My last blog mentioned Gregory MacAllister, the journalist who appeared in several of the Academy novels. I should have added that Mac is the viewpoint character in “Breaking News,” a short story that has been picked up for the first all-color issue of Amazing Stories.
An interstellar returns from an exploratory mission. During its approach, it reports a discovery that will surprise everyone, but they will save the details. Shortly afterward, they change the story: No discovery, no surprises.
Nothing hostile out there, they say. Nothing to be afraid of. And no discovery. They were just misunderstood.
No way Mac is going to let that slip away. But to get at the truth, he will need an assist from his longtime friend Priscilla Hutchins.
Amazing was among the pulp magazines I read during my formative years. It was one of the reasons I became interested in science fiction and, along with comic books, it gave me a head start in learning to read. It was the first magazine completely devoted to science fiction, launching its long run in 1926. It finally went missing in 2005, returned as an online magazine a few years later. In 2018 it reappeared in its original format and is now about to launch its all-color edition:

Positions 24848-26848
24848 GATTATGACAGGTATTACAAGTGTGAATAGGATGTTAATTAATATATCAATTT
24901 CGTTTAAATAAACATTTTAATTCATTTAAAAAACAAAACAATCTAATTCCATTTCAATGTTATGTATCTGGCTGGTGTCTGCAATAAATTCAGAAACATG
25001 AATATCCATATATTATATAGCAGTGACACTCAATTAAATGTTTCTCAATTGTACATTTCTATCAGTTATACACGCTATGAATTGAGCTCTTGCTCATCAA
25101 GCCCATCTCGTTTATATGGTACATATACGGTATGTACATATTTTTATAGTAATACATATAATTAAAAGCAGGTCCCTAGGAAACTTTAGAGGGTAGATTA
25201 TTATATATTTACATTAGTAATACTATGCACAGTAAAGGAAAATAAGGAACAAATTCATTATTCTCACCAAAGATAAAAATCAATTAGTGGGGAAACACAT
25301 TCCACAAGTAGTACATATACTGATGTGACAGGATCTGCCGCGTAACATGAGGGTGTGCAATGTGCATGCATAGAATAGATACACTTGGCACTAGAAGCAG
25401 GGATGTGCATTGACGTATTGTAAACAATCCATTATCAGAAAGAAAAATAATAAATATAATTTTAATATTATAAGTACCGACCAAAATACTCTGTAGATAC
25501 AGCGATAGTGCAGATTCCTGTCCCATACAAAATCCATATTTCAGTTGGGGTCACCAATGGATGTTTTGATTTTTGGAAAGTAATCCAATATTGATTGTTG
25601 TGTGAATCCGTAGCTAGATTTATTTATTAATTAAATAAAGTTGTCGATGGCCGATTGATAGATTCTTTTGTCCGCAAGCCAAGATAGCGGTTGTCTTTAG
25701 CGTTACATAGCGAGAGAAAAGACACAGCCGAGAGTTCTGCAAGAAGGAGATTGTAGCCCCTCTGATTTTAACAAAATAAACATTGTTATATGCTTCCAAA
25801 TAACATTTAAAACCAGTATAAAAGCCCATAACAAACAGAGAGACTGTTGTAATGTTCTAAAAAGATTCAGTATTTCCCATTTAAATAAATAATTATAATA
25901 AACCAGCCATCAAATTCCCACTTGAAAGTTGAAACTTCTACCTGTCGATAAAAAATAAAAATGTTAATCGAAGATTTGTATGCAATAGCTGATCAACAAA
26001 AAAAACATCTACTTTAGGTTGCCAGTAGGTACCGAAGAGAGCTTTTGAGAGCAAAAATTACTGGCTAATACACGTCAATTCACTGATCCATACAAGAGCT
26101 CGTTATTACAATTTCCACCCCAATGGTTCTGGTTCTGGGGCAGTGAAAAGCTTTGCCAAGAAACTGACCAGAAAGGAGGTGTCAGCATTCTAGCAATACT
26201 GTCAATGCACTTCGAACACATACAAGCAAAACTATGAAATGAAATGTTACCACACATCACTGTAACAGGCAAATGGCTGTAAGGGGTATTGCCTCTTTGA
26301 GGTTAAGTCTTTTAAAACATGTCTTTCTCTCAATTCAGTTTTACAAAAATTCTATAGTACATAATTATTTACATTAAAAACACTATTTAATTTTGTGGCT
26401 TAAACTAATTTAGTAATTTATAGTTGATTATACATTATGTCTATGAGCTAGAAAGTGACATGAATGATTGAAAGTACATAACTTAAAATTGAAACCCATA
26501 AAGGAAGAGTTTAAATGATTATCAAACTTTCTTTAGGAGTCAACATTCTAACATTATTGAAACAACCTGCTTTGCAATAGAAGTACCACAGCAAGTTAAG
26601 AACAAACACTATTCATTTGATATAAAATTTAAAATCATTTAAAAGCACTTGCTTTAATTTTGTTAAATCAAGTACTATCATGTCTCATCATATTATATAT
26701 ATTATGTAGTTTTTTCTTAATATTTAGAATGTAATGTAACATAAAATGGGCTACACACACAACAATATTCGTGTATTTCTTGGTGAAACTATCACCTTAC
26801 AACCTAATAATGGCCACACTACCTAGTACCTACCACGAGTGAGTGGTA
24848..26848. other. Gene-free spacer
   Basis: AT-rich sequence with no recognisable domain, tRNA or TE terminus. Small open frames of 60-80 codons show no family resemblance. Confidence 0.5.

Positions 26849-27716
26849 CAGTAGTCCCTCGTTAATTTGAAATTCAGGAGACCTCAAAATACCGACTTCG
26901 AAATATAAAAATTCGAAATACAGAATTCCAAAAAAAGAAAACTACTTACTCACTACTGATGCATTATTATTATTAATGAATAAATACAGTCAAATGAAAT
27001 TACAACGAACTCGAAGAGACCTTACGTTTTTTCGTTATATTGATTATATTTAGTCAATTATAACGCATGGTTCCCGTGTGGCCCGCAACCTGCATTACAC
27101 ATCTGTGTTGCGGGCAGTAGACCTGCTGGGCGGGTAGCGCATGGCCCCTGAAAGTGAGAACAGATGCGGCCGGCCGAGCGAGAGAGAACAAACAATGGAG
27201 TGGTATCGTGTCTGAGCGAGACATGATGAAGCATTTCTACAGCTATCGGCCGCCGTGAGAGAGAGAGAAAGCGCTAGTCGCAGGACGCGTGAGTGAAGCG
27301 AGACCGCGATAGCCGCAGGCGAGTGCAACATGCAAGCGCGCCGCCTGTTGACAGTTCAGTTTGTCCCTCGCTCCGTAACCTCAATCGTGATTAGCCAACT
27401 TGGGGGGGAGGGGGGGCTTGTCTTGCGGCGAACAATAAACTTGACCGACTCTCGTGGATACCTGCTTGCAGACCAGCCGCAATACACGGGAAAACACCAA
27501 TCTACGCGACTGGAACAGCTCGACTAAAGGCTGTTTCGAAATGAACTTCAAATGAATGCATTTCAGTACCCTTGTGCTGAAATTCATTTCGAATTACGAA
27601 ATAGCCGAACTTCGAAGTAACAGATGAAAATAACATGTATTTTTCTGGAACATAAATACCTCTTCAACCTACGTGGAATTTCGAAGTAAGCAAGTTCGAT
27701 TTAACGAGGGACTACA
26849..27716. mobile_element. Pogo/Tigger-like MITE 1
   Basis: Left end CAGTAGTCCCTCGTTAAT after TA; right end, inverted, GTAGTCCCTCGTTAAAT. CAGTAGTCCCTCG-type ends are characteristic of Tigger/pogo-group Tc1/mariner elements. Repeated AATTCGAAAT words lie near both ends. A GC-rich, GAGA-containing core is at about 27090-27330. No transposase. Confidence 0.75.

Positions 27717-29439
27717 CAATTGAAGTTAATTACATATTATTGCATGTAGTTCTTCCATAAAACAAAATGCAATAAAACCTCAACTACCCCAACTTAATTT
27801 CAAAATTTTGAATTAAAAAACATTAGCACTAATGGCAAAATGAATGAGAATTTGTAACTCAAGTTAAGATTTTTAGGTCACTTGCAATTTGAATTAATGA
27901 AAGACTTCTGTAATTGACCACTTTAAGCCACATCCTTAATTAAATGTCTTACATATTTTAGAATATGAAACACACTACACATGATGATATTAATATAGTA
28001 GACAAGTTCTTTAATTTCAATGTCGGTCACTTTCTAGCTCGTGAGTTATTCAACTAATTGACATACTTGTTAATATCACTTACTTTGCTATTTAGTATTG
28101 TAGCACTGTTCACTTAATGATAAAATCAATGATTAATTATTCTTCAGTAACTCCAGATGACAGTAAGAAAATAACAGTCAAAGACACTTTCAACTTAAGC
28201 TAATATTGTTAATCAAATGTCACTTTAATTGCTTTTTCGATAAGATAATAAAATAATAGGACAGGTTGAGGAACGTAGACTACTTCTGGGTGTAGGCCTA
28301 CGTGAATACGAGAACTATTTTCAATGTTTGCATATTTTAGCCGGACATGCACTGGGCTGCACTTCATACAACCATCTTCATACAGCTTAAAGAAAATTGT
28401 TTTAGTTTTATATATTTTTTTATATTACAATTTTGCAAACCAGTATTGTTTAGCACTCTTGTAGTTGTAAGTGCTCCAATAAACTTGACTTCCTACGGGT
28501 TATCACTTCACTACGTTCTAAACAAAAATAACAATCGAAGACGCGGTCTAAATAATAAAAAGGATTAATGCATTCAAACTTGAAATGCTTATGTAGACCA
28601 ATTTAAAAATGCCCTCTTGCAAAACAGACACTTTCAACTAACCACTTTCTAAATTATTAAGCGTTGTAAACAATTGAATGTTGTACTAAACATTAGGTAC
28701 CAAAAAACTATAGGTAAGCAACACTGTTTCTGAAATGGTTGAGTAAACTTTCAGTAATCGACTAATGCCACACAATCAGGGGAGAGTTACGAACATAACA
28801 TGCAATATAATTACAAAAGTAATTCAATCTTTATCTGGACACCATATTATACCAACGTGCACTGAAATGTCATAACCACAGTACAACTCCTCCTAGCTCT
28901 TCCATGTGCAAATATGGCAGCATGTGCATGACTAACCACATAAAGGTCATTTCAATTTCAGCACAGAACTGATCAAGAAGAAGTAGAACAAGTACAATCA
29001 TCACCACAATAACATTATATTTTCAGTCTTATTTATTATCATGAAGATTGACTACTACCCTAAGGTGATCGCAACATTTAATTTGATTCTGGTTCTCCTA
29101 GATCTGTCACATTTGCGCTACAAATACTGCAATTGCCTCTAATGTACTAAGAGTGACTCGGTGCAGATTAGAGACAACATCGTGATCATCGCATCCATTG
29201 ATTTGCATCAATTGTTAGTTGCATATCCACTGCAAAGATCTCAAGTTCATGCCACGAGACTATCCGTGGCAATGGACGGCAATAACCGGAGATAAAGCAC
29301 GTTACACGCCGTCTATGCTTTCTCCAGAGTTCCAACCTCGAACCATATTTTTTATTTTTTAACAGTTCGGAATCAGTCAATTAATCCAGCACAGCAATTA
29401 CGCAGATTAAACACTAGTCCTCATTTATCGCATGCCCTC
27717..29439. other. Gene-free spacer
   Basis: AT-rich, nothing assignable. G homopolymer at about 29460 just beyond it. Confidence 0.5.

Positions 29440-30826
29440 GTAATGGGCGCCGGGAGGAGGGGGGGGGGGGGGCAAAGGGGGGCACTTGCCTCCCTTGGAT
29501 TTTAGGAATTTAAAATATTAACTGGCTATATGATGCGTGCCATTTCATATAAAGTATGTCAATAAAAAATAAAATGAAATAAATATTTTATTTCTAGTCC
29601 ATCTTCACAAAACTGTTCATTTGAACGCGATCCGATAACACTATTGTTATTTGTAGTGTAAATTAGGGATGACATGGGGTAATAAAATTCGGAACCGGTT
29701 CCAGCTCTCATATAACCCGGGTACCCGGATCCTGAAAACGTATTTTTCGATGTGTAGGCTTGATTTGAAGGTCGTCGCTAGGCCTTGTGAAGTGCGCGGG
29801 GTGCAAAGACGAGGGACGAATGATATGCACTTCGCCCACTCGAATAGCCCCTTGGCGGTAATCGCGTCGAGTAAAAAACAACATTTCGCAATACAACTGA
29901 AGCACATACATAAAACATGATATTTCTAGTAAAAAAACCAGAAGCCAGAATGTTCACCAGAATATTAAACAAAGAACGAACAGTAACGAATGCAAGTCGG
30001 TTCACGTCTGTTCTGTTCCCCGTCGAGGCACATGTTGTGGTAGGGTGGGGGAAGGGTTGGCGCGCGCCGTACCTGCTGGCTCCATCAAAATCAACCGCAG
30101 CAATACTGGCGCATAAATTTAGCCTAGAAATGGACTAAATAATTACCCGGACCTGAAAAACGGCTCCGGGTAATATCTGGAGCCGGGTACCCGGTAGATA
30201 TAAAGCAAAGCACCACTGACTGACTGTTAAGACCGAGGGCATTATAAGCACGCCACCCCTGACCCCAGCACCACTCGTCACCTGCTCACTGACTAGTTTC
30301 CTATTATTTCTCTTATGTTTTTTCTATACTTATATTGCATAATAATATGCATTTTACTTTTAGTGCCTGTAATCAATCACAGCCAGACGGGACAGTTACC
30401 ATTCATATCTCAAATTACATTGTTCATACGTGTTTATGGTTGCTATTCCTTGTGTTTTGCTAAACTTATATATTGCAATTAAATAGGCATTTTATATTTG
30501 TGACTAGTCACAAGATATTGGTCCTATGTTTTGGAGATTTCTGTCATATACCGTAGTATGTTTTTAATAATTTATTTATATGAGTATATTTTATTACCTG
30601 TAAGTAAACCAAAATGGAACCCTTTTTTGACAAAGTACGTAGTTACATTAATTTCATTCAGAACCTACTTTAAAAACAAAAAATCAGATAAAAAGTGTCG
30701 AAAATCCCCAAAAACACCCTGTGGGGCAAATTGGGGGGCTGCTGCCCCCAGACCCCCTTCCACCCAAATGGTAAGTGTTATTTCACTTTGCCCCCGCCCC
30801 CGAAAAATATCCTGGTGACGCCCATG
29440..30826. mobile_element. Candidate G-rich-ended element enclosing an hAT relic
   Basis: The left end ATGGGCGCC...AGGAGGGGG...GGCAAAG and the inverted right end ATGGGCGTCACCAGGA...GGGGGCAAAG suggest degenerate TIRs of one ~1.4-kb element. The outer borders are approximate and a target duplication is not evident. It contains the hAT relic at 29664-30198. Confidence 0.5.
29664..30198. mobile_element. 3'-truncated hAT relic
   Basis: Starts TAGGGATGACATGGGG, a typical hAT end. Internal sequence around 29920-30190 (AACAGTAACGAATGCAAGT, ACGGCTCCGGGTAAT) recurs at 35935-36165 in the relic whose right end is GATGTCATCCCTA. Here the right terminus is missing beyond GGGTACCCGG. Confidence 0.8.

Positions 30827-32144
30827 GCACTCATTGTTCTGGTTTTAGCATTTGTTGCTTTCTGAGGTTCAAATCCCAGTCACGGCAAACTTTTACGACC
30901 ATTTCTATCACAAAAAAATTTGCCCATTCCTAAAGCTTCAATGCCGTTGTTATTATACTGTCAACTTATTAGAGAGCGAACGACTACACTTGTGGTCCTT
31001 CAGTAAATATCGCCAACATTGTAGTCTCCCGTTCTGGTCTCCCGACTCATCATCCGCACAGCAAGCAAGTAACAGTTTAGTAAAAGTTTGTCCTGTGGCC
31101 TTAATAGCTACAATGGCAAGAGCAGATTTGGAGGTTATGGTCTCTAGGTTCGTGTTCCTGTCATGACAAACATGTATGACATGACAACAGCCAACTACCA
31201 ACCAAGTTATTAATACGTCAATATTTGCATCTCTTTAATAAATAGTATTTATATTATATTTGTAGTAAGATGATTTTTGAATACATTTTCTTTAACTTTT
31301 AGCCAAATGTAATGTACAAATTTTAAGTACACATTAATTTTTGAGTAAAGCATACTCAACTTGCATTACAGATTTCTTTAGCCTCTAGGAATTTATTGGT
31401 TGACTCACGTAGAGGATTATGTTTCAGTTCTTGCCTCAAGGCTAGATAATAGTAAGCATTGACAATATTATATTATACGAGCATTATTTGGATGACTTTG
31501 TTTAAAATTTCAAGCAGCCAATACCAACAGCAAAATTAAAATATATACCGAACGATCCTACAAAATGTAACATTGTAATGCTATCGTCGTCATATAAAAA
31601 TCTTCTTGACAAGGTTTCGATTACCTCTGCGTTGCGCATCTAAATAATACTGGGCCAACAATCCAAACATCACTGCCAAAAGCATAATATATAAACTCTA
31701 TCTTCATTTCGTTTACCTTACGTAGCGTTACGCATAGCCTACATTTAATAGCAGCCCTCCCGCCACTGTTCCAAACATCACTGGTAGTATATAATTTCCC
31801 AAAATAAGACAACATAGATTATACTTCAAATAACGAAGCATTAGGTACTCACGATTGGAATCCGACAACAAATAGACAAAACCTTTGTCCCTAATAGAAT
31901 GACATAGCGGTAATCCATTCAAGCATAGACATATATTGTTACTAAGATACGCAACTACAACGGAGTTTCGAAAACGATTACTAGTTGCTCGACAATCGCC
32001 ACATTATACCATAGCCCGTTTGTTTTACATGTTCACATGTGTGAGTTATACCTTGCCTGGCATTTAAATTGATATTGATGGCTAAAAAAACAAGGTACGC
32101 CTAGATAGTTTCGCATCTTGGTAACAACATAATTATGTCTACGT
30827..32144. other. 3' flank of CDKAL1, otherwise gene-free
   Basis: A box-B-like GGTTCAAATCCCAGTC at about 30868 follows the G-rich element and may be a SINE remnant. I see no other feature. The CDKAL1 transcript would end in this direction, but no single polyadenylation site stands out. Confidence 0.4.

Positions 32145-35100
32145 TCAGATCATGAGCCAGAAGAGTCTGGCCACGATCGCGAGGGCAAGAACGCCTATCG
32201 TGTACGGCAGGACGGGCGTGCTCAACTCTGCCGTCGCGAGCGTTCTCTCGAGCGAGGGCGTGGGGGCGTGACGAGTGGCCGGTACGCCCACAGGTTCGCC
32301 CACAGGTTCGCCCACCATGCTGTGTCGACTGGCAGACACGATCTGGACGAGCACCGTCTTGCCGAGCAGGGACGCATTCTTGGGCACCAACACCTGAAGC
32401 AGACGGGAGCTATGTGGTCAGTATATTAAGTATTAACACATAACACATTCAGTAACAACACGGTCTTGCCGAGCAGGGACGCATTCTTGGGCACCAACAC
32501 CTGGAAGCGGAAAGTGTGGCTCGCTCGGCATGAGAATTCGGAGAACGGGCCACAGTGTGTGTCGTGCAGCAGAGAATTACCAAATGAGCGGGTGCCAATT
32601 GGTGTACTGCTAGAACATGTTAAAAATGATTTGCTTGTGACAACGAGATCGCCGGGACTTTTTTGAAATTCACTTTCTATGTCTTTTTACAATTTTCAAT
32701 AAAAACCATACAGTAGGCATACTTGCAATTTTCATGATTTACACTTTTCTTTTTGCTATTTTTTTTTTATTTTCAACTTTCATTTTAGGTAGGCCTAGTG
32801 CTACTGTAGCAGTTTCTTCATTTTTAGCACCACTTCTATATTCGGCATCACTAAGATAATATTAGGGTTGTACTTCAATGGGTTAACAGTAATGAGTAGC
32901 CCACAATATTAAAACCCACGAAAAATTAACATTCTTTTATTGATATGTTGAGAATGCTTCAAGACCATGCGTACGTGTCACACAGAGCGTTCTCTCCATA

Captain Future was one of the science fiction heroes who was already gone when I first wandered into the field. I was annoyed that references to his past adventures showed up constantly in the magazines, but he was gone. I don’t know why that happened. But I’m especially happy to report that the cover for the color issue indicates the presence of “Captain Future in Love,” by Alan Steele.
I first came across references to the character in 1945. He seemed so interesting I couldn’t believe he was permanently out of reach. Just be patient, I told myself. You may have to wait a while, but he’ll be back.
It took a bit longer than expected. But on the other hand, I thought we’d have a colony on Mars by 1970.